Of course, some will wonder if getting a Nata in Belém is really necessary if other shops sell them, too. To that, I’d say: unequivocally, yes. I had actually tried a similar tart earlier that very morning at a café just outside my hostel and it wasn’t even in the same category.

If you’re a pastry devotee, there’s no reason to settle, Pastéis de Belém is a 30 minute detour outside of the city center. Make the effort. (Also, if you’re a pastry devotee, you’ve made some weird choices in life, but you do you.) 

Street Car.jpg

After we parted ways with Casey, Calla and I returned to our hostel. This was our second hostel (the reason for the change is a long, uninteresting story), and a definite upgrade, even though it was further outside the city center.

Our first hostel was a mistake. Overbooked and poorly designed, it had only two single-occupancy bathrooms for some 30 guests. Sure, the loud-whispering, drunk bunkmates who were a few steps short of reaching third base in a room of eight people were annoying, but that’s just part and parcel of hostel life; the bathroom situation, though, that was unacceptable.

Following our night’s stay in the less crowded and far less grunt-filled hostel, Calla and I had to catch a flight to Porto for the second leg of our trip. But that’s a full post in itself, so you’ll have to come back next week if you want to meet this cool dude:

Bird's Eye View

Until next week, Adeus!

Porto Panorama

I’m in the midst of an eight day trip through Portugal right now (writing this in the Travellers House in Lisbon), so I’ll be keeping this brief and simply posting some of my favorite images from Porto, an absolutely beautiful and enchanting city that I wish I had spent more time in.

Enjoy, and I’ll return next week with more photos and details about the trip.

~L

Calem PanaInfante Douro PanaGuindalense PanaPorto from the Docks PanaDouro PanaStreet Art PanaPorto Douro PanaDouro Banks PanaPonte Suis BW Pana

Take a Walk

This will be short today. My laptop which I bought when I was living in New Orleans six years ago (damn, that seems ages ago), is officially on its last legs, and could very well die before I even have a chance to

 

 

 

 

 

 

 

 

 

 

 

 

 

 

 

 

 

 

Okay, it’s still alive, but not for much longer. I’m currently in the midst of shopping for a new laptop here in Spain which is not the easiest of processes since specific computer spec vocabulary is not exactly first level Spanish.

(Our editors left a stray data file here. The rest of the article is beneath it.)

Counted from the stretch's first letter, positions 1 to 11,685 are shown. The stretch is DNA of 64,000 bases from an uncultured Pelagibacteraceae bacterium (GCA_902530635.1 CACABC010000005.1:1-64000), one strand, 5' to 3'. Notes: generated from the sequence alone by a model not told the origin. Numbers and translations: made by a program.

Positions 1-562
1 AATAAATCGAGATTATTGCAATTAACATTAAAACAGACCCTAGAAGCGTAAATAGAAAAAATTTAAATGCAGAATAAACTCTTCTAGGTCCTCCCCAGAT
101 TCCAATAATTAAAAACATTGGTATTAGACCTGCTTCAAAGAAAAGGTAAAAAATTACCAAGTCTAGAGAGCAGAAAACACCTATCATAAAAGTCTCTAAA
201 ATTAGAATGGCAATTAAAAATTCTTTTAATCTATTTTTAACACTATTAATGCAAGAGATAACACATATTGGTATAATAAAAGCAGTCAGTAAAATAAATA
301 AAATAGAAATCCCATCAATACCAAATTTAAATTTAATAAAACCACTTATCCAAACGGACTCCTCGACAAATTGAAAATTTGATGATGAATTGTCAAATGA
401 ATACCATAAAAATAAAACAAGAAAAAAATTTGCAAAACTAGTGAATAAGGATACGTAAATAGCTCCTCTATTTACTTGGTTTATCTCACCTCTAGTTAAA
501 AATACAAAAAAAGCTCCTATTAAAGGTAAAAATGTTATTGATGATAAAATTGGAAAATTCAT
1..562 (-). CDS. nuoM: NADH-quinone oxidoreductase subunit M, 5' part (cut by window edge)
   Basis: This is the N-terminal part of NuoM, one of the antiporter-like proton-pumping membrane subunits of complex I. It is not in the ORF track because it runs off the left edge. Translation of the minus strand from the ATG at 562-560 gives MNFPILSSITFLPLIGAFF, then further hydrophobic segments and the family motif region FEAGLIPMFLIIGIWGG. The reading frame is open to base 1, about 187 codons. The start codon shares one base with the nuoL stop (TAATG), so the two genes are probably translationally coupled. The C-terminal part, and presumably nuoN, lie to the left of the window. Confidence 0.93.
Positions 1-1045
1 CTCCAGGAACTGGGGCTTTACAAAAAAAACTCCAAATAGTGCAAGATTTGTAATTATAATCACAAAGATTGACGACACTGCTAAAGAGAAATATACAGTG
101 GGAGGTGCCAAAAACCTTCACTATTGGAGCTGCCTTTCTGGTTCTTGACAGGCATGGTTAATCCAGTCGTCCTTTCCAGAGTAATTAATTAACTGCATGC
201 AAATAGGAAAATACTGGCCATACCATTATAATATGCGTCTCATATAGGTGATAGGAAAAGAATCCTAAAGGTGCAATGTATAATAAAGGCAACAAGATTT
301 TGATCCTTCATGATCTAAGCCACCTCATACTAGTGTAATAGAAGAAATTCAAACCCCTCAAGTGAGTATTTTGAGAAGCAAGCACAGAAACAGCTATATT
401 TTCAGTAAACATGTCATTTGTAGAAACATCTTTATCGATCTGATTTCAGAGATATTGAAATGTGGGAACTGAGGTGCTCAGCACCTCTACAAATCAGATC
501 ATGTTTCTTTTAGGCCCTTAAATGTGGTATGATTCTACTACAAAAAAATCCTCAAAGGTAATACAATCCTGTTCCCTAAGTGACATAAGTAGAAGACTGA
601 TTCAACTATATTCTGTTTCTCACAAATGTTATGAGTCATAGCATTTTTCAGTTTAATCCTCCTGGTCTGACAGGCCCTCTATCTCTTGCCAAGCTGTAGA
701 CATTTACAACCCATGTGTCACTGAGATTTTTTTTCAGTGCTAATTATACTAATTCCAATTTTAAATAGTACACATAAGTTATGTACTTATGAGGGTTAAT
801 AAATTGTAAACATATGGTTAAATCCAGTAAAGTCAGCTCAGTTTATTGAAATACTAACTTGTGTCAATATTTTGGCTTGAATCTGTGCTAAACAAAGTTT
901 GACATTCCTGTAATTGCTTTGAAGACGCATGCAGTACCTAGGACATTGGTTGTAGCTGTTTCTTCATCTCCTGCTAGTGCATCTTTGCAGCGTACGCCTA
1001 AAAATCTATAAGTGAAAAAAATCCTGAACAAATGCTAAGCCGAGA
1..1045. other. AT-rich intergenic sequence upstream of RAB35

Electronics are also more expensive here in Spain than they would be in the States. As much as I’d love to be able to hold off, though, it’s just not going to happen. Without a computer, most of my income would disappear and I don’t think the gigalo industry is what it once was out here.

On top of that tech purchase, I’m expecting some hefty dental fees in my immediate future, and possibly some travel expenses. Needless to say, I’m in that old familiar place of stressing about money again.

This is my life. Something’s got to give.

Since the firsts days of 10×10, my go to method for dealing with stress, financial and otherwise, was to get outside and just walk until my feet hurt. I’ve worn through the heels of enough pair of shoes to know that I’ve probably matched Jesus in the number of miles I’ve trekked, first across America, and now Europe.

Madrid is an extremely walkable city, and a lot smaller than it seems upon initial impressions. Some days or nights, I pick a direction and just walk until I’ve listened to a full album or a couple Spanish podcasts. I’m not far from Retiro Park, so when I’ve got no other destinations in mind, I usually head there.

Fuente de la Alcachofa 3

Even on a cold day, you’ll always finds some people lounging about in Retiro, though when the sun is shining and the temperatures start to inch up above 14 C, that’s when the park comes to life.

Since I need to get out and find a laptop that a) functions at least as well as my six-year-old model yet b) doesn’t require selling a kidney, I think I’ll leave you all with some idyllic photos from one of my recent walks, and hopefully next week I’ll be back up to full speed.

Cheers,

~L

Figuras de guerraEstanque Grande remeros 2

La VigilantePalacio de Cristal (Sunbeam)